The Puerto Rico Electric Power Authority (PREPA) Bond: Nondisclosure Agreement Creates Two Classes of Bondholders

Latest from my friend and mentor David Kotok at Cumberland Advisers -- Chris

The Puerto Rico Electric Power Authority (PREPA) Bond: Nondisclosure Agreement Creates Two Classes of Bondholders

The issue is complex. Let’s dissect it into two parts with a generic storyline.

As a bondholder you, along with other bondholders, are concerned about default risk. You want to be sure that you get paid principal and interest when they are due. So you have a discussion with the bond issuer, who wants to avoid a default and welcomes your support. But the bond issuer also has to comply with security law and to deal with a public and governmental entity and disclosure rules.

You agree to sign a nondisclosure agreement (NDA) with the bond issuer. Now you have details that are in addition to the public information the bond issuer is supposed to give everyone each month. You may therefore obtain from and discuss with the bond issuer certain information that has yet to be released to the public. You may give private advice to the issuer as to the ways the bond issuer can restructure its debt in order to reduce default risk. You and the issuer honor the NDA. The meetings are informal.

You now have more information than the public has. You also know that you cannot legally trade that security with the public until they have the same information that you have. You are an “insider.” If you trade on the inside information, there is a violation of securities laws as we understand them. It seems to be okay for you as a bondholder to help the issuer improve its circumstances, provided that the information is not used to transact in the security for your benefit.

Let’s extend the case study.

You then find another bondholder. That bondholder is also concerned about default risk. You ask this other bondholder to join you and agree to the NDA. When both meet informally with the issuer, both give the issuer advice as to how the issuer can improve its financial security.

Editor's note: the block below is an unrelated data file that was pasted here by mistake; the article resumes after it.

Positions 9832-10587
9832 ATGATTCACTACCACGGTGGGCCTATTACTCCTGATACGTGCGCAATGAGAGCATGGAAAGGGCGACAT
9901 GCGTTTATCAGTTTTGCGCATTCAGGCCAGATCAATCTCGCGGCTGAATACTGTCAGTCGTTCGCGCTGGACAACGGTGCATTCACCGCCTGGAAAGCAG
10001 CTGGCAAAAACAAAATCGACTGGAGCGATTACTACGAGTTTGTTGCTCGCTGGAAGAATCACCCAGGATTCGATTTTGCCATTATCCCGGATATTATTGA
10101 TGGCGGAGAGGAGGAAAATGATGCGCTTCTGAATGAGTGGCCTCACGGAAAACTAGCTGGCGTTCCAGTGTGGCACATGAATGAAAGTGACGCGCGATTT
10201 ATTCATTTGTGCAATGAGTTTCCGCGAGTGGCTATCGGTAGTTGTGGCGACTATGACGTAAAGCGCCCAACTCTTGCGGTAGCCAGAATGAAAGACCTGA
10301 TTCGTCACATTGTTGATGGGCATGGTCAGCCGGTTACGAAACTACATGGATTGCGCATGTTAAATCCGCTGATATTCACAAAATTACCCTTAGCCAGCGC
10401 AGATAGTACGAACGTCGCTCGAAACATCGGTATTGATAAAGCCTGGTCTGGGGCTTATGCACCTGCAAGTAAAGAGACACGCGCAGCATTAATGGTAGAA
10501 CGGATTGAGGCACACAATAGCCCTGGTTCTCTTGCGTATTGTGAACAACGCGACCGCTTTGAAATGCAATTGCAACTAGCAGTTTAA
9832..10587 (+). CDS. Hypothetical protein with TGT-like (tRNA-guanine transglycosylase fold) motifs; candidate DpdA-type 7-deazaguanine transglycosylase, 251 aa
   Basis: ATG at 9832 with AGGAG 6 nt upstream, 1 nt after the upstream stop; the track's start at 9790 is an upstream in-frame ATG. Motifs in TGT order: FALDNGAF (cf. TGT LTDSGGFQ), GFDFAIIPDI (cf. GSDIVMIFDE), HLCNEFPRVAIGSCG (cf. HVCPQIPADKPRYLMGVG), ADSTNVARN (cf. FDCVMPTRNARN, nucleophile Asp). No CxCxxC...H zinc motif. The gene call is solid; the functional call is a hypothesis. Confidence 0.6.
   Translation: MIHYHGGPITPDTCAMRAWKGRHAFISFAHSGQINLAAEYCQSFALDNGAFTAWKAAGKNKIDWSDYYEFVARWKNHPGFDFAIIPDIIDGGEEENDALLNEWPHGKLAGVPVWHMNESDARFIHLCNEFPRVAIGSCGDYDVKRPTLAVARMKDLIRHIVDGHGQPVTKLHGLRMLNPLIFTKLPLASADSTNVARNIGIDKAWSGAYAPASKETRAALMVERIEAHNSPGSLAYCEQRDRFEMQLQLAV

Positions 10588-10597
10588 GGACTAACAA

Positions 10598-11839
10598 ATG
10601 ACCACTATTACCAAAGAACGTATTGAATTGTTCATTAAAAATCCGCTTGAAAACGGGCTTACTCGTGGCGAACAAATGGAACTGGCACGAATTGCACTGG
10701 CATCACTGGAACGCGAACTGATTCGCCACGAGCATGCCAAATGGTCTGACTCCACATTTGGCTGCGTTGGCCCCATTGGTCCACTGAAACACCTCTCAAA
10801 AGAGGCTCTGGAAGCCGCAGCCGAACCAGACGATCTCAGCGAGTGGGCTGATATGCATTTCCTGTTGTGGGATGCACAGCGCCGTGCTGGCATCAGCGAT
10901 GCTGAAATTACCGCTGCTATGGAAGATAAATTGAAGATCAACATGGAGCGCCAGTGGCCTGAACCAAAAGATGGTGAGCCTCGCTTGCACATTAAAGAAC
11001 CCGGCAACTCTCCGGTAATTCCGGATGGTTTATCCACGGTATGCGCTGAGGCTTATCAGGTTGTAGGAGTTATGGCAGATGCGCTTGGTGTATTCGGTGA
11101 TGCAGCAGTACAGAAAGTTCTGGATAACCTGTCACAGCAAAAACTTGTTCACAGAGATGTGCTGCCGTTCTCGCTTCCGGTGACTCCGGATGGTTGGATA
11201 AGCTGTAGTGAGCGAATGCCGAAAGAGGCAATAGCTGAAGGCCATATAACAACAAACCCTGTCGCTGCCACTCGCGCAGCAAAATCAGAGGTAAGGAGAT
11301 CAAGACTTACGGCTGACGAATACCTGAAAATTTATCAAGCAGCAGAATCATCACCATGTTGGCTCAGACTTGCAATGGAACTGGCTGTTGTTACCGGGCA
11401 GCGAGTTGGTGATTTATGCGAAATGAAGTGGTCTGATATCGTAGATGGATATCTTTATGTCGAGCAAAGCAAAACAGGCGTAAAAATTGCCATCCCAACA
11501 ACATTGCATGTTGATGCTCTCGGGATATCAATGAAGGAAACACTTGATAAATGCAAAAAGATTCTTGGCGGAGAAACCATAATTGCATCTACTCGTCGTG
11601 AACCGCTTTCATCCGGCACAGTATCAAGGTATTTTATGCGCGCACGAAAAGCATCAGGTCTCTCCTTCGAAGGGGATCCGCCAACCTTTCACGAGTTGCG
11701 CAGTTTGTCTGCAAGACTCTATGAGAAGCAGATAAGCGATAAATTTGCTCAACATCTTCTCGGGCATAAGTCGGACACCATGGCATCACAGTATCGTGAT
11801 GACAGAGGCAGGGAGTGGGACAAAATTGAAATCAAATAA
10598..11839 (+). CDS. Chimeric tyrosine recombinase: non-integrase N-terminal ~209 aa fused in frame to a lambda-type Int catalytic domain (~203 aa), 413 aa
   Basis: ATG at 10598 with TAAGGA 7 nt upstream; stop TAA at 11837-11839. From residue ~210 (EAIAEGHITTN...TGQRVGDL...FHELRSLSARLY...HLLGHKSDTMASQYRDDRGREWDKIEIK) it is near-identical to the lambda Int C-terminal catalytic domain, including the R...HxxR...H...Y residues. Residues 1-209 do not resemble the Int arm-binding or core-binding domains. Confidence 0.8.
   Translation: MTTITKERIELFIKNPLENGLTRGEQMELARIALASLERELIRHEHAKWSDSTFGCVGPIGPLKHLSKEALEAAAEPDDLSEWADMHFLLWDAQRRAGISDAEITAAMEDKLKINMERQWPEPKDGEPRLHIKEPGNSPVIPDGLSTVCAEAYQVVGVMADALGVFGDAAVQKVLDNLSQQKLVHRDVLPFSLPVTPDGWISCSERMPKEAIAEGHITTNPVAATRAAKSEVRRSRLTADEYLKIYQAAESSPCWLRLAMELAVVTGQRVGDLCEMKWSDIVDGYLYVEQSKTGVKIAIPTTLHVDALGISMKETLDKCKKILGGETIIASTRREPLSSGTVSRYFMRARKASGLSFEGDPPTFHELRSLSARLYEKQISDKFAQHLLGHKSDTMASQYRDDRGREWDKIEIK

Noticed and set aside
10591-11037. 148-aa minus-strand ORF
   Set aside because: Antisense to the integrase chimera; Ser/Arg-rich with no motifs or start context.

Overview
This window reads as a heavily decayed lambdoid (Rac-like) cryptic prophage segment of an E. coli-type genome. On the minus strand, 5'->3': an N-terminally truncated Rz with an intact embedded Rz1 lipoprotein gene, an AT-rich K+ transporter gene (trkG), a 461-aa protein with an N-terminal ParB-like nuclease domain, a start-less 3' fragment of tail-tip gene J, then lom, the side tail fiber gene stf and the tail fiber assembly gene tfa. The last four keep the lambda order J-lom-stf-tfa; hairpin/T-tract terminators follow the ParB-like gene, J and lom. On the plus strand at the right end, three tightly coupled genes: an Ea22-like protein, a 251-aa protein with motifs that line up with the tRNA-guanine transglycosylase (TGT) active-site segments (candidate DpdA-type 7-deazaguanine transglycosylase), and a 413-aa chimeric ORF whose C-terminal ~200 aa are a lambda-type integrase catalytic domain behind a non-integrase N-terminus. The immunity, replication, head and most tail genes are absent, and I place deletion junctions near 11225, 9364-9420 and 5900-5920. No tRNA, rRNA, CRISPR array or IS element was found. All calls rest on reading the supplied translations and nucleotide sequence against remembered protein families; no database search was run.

Now there are two bondholders and an issuer. The three have an NDA.

Suppose a third, fourth, and fifth bond owner agree to join the group. Pretty soon, a large block of these bonds is owned collectively. All signed an NDA. All agreed, ostensibly, to use the information to assist the issuer in clearing up a financial structure for reduction of default risk.

What if one of those bondholders needs to transact in the bonds? None of the bondholders can transact with the public, because they have information that the public does not.

So, another component is then added to the NDA agreement. That clause is simple. You and members of the group may transact with each other and not violate securities law. Why not?  Because you are all under an NDA, and you all have the same privately obtained information. Your lawyers advise that the public securities laws are not being violated.

Now we have an unusual condition. It pertains to the obligation of public disclosure and may or may not create a burden on the issuer. The issuer wants the help of the bondholder groups. The issuer is in serious financial difficulty. It needs to restructure its finances. On the other hand, the issuer has reporting requirements to all bondholders, not just some. There is now a tension between two classes of bondholders – those that are under the NDA and the rest of the bondholders that are not.

Make this even more complicated by having the NDA-bound bondholders assemble a fairly large position in the bonds. We assume that they buy them BEFORE they join the NDA since they would be trading on inside information if they purchased after they signed it. The case study gets even more complex because bondholders under the NDA cannot transact with bondholders that are not under the NDA.

By sopping up the tradable inventory, the NDA bondholders may now be influencing the market price by making this bond less liquid. The bondholders who are not party to the NDA watch the market price change. They try to derive information from market activity. They want to figure out what may be going on with the issuer. They use the market to assess the payment or default probabilities of their bonds.